INTERNATIONAL FINE ART FAIR 2006
Brian and Anna Haughton's 2006 International Fine Art Fair, May 12-17, 2006, opens at the Seventh Regiment Armory at Park Avenue at 67th Street on May 11 with a gala preview benefiting the Frick Collection. The 13th edition of the spring fair presents approximately 55 dealers from Europe, the U.S. and the Far East.
The lineup is illustrious, ranging from Didier Aaron (New York, London and Paris), Agnew's (London) and Daphne Alazraki (New York) to Whitford Fine Art (London), Adam Williams Fine Art (New York) and David & Constance Yates (New York). First-time exhibitors include E&R Cyzer (London), Univers du Bronze (Paris), Galerie du Post-Impressionnisme (Paris), Charly Bailly Fine Art (Geneva), Anderson Galleries (Beverly Hills), Avery Galleries (Haverford, Pa.), Babcock Galleries (New York), Peter Findlay Gallery (New York), David Findlay Jr. Fine Art Inc. (New York), Debra Force Fine Art (New York), Hawthorne Fine Art (New York), Owen Gallery (New York), Tom Veilleux Gallery (Farmington, Me.) and Pandora Old Masters (New York).
Among the highlights at the fair are a small version of John Everett Millais' Pre-Raphaelite The Order of Release at Agnews from London (priced at around $1.3 million), and paintings by both William Bouguereau (Reverie) and his wife, Elizabeth Bouguereau (La Becqueee), at Anderson Galleries. French & Co. is presenting Francis Guy's Winter Scene in Brooklyn (ca. 1818), showing the borough when it was still a village, while Richard Green is bringing from London an early pastel by Henri Matisse of Le Pont Saint-Michel, Paris. Among the Old Masters is Jacopo del Sellaio's tempera of the Madonna Adoring the Child with the Infant St. John the Baptist at Moretti, and Guercino's drawing of Angels at Pandora Old Masters.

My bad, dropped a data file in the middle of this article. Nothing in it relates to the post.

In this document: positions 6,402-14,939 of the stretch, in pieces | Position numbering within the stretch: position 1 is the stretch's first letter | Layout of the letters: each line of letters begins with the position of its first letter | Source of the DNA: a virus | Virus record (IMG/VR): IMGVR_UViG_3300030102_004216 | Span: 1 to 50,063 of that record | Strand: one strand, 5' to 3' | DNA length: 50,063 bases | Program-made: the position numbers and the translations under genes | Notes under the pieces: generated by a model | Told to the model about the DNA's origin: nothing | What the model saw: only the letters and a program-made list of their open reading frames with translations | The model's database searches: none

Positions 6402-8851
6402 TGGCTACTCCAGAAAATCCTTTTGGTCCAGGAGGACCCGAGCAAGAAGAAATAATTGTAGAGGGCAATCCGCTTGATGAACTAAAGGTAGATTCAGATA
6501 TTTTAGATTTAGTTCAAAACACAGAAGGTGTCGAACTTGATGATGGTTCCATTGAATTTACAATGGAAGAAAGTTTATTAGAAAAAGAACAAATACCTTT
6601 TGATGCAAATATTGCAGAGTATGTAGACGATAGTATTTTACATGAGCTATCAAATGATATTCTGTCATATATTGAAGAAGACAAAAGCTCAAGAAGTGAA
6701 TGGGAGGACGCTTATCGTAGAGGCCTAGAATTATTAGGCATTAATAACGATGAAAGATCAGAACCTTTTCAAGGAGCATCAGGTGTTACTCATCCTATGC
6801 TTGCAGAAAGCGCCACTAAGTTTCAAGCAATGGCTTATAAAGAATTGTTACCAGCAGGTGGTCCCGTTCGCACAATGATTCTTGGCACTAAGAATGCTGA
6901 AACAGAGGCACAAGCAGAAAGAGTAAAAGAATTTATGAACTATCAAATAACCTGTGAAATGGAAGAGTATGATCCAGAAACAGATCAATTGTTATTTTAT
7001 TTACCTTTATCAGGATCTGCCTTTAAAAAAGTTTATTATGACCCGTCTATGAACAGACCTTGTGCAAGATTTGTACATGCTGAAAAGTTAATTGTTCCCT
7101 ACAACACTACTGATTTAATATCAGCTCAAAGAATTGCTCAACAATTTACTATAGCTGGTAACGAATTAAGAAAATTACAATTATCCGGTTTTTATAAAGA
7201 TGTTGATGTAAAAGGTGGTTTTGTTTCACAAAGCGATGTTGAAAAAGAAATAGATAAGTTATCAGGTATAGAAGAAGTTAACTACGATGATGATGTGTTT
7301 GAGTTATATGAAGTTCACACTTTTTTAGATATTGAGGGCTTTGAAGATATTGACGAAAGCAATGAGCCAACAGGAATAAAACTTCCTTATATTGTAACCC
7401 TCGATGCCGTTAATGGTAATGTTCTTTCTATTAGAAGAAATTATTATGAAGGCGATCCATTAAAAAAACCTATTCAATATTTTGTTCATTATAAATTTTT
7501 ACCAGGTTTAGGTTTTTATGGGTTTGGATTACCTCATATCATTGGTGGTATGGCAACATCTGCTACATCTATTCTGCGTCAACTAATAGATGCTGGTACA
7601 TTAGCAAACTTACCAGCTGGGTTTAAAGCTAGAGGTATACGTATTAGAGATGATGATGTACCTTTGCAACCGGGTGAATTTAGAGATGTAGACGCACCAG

General admission to the fair is $18. For details, see www.haughton.com.MONUMENTAL INDIANA IN MADRID
Add another stop to your European jaunt this summer. An outdoor exhibition of monumental sculptures by Robert Indiana, including LOVE, AMOR, ART, IMPERIAL LOVE, LOVE WALL and the number sculptures ONE through ZERO, has opened on the Paseo del Prado in Madrid, the landscaped major avenue that runs by the city's major museums. A total of 15 sculptures are spread out along the urban landscape, in a show organized by Alexandra Schader and Simon Salama-Caro. The installation premiered on May 4 and is slated to run for two months. It subsequently appears in Valencia and Bilbao in Spain and Lisbon in Portugal.
AXA CONSERVATION AWARD TO TATE
AXA Art, the worldwide insurer of arts and collectibles, has given its third conservation research award to the Tate in London. The €225,000 grant funds Tate's participation in an international study of the conservation of acrylic paints. The new project is led by Tate senior conservation scientist Thomas Learner, with Dr. Bronwyn Ornsby, who has been named the AXA Art Research Fellow. An estimated 30 percent of Tate's modern and contemporary paintings include acrylic paints.
KIEFER IN CONNECTICUT
German Neo-Expressionist artist Anselm Kiefer comes to Connecticut -- or rather, a major exhibition of his works does -- when "Anselm Kiefer: Velimir Chlebnikov" opens at the Aldrich Contemporary Art Museum, May 27-Oct. 1, 2006. A series of 30 paintings devoted to the visionary Russian thinker Velimir Chlebnikov (1885-1922), the works are housed in a steel pavilion designed by the artist, which has been installed in the new Aldrich sculpture garden.
A poet and leading figure in the Russian futurist movement, Chlebnikov was a co-originator of Zaum, an experimental language of sounds and images, and also wrote futurological essays; after the Russian Revolution, he refused to cooperate with the authorities and died during the 1921 famine. The exhibition is accompanied by a catalogue, Velimir Chlebnikov and the Sea, that should be available in June.
ROME PRIZE WINNERS